Our reading from the letter to the Ephesians talks about Christ as peace. It’s not meaning peace as something Christ likes in the way I might rather like a bacon butty from time to time, or you might like a trip to the seaside on a sunny day. Peace is Christ’s very nature, his very self. He doesn’t like peace, he is peace. If we take our trying to follow him, our being a part of his body, at all seriously, we’re challenged to make peace a part of ourselves.
And what is our peace for? What are we to make of peace? What shall we do? We need to make something of peace, and not be satisfied with that alone. The creativity inspired by the Second World War led to the 1944 Education Act, planning legislation, National Parks, the National Health Service, medical advances, social security, and slum clearance. Internationally, there was the United Nations and reconciliation with former enemies.
We find ourselves, after seventy years at peace, better fed, better housed, better educated, more entertained, healthier, infinitely more mobile and richer than we could have conceived seventy years ago. For this we must give thanks.
Yet, we’re challenged to do more. There is another discipline, a discipline that those who celebrated VE Day will know well. It is the discipline of service. Jesus washed his disciples’ feet, and if peace is to mean anything, we need, with God’s help, to reclaim this discipline of service.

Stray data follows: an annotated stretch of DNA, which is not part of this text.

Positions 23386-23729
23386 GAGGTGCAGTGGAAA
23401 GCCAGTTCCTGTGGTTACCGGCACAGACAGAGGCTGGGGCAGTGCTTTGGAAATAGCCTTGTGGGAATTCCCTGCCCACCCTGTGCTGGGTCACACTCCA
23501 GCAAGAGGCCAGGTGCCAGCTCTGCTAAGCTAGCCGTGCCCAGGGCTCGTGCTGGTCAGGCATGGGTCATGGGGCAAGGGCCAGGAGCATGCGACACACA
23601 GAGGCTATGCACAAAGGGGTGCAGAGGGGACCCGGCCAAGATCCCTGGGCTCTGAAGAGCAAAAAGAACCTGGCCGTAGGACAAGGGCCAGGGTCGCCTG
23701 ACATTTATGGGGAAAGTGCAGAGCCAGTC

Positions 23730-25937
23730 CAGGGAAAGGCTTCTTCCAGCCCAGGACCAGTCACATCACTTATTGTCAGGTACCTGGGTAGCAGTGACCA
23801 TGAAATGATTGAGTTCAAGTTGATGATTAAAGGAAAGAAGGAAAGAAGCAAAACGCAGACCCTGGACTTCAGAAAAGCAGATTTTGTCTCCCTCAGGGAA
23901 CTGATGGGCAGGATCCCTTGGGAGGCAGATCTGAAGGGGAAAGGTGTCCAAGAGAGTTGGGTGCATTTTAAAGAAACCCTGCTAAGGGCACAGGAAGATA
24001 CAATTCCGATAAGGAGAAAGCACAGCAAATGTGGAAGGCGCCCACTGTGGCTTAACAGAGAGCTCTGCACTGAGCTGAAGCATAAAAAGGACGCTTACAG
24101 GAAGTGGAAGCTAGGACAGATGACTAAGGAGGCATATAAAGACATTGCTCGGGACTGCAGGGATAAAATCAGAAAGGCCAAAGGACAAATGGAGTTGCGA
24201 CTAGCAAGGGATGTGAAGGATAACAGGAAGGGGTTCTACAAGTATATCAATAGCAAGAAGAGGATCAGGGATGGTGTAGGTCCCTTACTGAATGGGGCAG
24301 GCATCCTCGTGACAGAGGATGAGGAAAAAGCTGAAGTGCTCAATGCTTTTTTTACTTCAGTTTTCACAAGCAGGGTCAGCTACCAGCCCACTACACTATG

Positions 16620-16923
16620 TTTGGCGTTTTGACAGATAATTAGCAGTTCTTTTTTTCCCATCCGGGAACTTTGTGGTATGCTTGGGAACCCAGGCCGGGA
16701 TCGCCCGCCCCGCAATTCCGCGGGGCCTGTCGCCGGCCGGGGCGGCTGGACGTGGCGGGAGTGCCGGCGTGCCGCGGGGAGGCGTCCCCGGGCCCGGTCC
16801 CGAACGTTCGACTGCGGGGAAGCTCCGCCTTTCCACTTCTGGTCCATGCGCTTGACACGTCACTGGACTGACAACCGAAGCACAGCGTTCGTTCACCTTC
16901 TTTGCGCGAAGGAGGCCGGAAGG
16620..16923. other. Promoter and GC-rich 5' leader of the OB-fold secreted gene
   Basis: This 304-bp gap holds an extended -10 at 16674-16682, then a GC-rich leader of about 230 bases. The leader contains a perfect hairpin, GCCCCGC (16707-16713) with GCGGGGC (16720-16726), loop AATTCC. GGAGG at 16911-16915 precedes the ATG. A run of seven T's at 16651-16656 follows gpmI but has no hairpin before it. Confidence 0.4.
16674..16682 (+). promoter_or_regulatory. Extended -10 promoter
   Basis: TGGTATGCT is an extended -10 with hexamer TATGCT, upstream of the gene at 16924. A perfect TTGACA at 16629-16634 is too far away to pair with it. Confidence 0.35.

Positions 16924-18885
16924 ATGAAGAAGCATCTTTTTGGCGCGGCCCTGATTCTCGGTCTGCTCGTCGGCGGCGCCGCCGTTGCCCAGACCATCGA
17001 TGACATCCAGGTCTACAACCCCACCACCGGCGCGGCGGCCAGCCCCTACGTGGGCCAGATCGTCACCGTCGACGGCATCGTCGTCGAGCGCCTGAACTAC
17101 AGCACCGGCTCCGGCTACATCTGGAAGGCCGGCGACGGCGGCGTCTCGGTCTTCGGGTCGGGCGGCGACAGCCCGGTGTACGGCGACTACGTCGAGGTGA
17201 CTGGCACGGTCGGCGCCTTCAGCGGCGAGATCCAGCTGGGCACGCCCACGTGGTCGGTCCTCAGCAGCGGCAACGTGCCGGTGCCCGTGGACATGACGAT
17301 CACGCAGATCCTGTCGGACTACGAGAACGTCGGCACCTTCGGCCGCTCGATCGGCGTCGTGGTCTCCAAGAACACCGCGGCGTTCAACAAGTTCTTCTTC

As a church we need listeners, people who will comment creatively, give time to others, especially those not in our Churches. We must ask ourselves whether our emphasis on our own spiritual welfare gives us enough time to serve. Thank God, there is so much service, often hidden, in our church. As a community we must regain the discipline of service in our attitude to the old, those who are disadvantaged, those who don’t fit. As a nation we need the same discipline of service towards other nations which are poor or oppressed -and the individual people who form these nations.
Now we have an obligation to serve and an objective to glorify God. Let us pray for strength to do that.